Don’t Try to Play This Album on Any System that Looks Like This
More Unsolicited Audio Advice
The piano on track three of side two, Somebody’s Leavin’, should sound rich and full and solid, yet percussive.
Rarely does it sound right, which is what makes it a good test for side two.
Most copies of this album are ridiculously dull and compressed. The band itself sounds bored, as if they don’t believe in their own songs. But it’s not their fault. Whose fault it is is never easy to fathom; bad mastering, bad tapes, bad vinyl, bad something else — whatever it is, that thick, lifeless sound turns this powerfully emotional music into a major snooze-fest.
The best copies have the kind of transparency that allows you to hear the space around all the instruments. Most copies have a bad case of “cardboard drums;” even the best copies have a bit of that sound. But when you have one of the high-rez copies spinning, the sound of the drums doesn’t call attention to itself. It may not be the BEST drum sound you ever heard, but it’s a GOOD drum sound, and in a lot of ways you could argue that it’s the RIGHT drum sound. It’s rich and fat, a perfect match for the sound of the album as a whole.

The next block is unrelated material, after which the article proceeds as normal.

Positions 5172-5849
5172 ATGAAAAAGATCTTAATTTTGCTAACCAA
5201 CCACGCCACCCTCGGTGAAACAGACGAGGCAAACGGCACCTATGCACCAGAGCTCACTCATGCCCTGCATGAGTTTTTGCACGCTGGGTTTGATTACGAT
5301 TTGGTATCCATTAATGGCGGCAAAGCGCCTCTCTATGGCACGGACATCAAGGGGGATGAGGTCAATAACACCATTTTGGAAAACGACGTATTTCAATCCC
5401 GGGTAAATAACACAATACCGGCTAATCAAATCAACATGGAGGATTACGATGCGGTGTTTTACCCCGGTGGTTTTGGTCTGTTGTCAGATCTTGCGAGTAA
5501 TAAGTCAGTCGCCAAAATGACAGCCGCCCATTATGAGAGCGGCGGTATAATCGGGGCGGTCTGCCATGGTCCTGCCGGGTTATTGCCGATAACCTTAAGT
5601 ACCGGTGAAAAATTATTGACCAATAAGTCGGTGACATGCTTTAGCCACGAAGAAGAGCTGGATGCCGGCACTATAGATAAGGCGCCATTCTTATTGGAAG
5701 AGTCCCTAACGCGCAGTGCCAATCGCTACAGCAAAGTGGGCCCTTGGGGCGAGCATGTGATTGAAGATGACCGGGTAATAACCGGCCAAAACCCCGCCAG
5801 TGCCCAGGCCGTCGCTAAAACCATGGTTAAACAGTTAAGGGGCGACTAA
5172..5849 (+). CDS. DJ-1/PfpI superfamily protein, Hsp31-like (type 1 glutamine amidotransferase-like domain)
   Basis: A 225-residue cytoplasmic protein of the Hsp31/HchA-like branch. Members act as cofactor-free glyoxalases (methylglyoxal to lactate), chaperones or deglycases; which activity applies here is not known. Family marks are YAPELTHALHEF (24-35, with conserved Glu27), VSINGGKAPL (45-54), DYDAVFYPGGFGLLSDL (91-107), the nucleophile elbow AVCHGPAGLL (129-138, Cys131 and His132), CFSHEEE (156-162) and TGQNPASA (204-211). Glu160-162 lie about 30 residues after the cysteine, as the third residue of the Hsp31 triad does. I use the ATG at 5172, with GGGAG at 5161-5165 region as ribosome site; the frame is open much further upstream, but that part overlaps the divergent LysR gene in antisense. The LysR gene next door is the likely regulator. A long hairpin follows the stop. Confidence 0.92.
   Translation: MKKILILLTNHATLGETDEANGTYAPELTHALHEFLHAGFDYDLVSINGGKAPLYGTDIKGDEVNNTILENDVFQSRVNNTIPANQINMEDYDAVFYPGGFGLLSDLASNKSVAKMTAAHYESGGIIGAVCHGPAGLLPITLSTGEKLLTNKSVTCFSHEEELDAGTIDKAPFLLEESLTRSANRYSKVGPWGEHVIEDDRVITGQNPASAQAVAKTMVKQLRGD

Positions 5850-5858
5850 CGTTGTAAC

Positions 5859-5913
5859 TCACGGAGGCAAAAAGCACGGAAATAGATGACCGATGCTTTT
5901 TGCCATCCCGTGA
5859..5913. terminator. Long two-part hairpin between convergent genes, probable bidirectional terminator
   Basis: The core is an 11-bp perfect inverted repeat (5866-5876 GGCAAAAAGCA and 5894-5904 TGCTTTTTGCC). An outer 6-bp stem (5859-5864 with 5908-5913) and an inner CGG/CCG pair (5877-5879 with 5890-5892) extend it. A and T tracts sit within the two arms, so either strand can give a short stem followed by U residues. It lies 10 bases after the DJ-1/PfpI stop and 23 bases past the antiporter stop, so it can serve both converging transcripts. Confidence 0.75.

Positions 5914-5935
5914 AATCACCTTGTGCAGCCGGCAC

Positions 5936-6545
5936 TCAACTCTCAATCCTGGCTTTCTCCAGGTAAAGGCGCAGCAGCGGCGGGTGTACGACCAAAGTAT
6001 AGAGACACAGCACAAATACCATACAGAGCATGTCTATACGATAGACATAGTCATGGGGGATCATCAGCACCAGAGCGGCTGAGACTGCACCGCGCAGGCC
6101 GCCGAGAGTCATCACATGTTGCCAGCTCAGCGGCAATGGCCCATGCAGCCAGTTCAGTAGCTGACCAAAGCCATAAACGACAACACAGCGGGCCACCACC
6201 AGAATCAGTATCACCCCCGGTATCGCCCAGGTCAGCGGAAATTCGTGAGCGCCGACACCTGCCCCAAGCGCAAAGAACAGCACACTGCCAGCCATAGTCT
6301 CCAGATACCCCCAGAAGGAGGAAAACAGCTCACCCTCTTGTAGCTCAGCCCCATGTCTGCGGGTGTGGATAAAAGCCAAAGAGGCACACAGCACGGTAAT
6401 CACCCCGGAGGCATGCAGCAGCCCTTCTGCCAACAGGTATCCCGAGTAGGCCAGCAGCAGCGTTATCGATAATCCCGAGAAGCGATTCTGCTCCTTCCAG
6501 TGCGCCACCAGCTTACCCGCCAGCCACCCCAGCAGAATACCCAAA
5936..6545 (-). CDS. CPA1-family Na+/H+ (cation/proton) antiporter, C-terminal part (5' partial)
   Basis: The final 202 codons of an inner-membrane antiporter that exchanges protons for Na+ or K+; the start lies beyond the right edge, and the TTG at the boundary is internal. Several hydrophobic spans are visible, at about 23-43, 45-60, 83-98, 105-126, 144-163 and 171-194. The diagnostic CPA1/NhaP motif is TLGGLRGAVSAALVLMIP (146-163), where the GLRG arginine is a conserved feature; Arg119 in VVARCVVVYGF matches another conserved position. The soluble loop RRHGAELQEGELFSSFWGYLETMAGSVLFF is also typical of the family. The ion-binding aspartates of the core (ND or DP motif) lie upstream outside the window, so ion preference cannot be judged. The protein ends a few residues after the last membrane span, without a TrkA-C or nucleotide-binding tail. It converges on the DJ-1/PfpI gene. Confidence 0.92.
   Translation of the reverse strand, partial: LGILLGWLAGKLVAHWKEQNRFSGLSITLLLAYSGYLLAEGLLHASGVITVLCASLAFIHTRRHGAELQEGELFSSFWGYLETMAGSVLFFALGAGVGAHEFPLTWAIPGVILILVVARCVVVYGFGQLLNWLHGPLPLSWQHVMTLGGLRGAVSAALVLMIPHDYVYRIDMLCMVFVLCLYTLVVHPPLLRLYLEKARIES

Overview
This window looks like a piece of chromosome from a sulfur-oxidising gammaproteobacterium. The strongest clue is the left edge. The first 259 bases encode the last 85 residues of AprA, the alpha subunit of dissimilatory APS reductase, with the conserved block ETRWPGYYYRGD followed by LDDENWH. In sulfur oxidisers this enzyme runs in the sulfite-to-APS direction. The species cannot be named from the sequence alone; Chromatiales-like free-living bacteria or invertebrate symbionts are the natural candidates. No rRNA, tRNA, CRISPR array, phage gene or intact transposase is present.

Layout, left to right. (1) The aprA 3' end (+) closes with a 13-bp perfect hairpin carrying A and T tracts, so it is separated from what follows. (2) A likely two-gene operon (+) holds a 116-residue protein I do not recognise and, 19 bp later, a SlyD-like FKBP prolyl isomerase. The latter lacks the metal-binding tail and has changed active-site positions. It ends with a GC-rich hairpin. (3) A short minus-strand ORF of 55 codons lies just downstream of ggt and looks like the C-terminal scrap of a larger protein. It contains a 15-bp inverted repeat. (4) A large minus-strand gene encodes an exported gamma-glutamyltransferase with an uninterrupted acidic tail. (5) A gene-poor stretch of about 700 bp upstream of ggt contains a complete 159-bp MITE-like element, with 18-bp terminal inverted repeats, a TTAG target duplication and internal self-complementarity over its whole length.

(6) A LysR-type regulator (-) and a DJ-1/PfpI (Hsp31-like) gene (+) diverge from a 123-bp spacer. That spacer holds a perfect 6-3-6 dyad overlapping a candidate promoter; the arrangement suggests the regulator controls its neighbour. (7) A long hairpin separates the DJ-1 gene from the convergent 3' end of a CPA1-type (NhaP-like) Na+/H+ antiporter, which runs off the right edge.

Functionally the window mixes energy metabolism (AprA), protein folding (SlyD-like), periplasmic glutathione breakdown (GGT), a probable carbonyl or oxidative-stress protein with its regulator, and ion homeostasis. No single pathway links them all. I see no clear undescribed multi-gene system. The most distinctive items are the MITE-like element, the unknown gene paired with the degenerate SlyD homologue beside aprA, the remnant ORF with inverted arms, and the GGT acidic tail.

A True Test
Now if you have mini-monitors or screens, some of that sound won’t come through nearly as well as it might with another speaker, a big dynamic one for example. To our way of thinking, this is the kind of record that one should bring to one’s favorite stereo store to judge their equipment. They can play some of the songs on Famous Blue Raincoat; they do it all day long. But can they play The Last Record Album and have it sound musical and involving?
This is a much tougher test, one that most systems struggle to pass. Leaner and cleaner — the kind of audiophile sound I hear everywhere I go — is simply not going to work on this album, or Zuma, or Bad Company, or the hundreds of other classic rock albums we put up on the site every year. There has to be meat on those bones. To switch metaphors in the middle of a stream, this album is about the cake, not the frosting.
You should keep that in mind when they tell you at your local audio salon that the record you brought in is at fault, not their expensive and therefore “correct” equipment.
I’ve been in enough of these places to know better. To mangle another old saying, if you know your records, their excuses should fall on deaf ears.